In the Hunger Games movie, President Snow is quoted as saying, “Hope. It is the only thing stronger than fear. A little hope is effective. A lot of hope is dangerous. A spark is fine, as long as it’s contained.”

While I don’t have the “right words” to share during this time, I pray that I can encourage each of you not to give up hope. Hope is dangerous, but not in the negative way that President Snow mentioned in the movie. He wanted to contain the people’s hope to keep them in line with the oppressive order that he’d established. Likewise, if we lose hope amid this pandemic, the enemy will keep our minds in bondage and consumed with fear. We’ll lose sleep, the quality of our relationships will diminish, and we’re more likely to become depressed.

Even more powerful than hope is love.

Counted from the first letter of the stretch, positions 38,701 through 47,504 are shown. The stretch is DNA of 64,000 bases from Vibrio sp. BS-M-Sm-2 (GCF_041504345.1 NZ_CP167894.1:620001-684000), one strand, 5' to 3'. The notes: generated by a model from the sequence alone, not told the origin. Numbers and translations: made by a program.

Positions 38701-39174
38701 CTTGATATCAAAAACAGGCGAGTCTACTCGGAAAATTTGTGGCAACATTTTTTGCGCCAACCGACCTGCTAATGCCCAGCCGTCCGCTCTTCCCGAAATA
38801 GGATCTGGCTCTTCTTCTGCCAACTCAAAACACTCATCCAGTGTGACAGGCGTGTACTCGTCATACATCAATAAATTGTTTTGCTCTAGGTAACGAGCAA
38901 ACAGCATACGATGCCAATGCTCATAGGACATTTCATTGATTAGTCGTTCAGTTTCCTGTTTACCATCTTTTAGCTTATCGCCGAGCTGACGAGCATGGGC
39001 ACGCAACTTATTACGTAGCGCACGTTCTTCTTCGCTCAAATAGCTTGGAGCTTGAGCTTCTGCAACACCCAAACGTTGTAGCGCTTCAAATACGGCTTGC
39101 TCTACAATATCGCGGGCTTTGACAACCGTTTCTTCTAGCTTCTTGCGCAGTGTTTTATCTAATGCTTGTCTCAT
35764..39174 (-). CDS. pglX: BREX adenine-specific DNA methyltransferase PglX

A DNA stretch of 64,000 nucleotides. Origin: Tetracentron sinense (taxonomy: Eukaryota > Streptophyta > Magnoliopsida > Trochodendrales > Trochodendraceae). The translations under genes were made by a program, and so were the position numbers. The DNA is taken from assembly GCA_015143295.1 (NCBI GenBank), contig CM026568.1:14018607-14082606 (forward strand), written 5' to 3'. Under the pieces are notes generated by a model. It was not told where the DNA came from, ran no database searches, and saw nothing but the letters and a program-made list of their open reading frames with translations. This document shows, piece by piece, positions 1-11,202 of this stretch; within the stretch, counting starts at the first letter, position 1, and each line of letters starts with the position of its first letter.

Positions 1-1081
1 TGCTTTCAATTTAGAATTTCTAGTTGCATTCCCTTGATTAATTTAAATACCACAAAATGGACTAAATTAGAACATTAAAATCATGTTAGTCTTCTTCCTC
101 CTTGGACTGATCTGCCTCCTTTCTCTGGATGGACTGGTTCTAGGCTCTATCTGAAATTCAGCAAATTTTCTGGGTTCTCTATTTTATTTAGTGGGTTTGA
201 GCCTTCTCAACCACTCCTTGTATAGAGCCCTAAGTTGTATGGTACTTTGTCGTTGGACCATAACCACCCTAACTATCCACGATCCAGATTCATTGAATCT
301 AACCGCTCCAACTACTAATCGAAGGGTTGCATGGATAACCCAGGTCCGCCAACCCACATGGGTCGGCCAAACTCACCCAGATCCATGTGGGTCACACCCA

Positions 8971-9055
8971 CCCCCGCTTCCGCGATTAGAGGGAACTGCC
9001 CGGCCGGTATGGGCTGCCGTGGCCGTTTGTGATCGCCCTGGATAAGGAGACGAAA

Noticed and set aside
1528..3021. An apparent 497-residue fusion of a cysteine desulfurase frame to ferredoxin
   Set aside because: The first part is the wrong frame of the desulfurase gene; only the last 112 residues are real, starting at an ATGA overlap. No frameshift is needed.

Paul wrote,  “And now these three remain: faith, hope and love. But the greatest of these is love” 1 Corinthians 13:13

COVID-19 is the perfect opportunity for those of us who know Christ to share His love with others. We can show love in many ways. For example, by sharing our goods with others in need instead of hoarding them, we not only behave differently than those who are fighting in the store over toilet paper, but we would also emulate the behaviors of the very first church members in the book of Acts.

“Now all who believed were together, and had all things in common, and sold their possessions and goods, and divided them among all, as anyone had need” (Acts 2:44–45).

I doubt any of us are to the point of being willing to sell everything we have to give to others. Okay, maybe you are, but I’m not. (Stretch your hands my way!) The point is that they gave unselfishly, and their generosity was motivated by their love for Christ and one another. In whatever way you can look out for others during this time, please do it. It can be a phone call, an email, an encouraging word, or helping out with food or supplies. Do it genuinely and with love. Your actions may be the thing that helps someone else believe.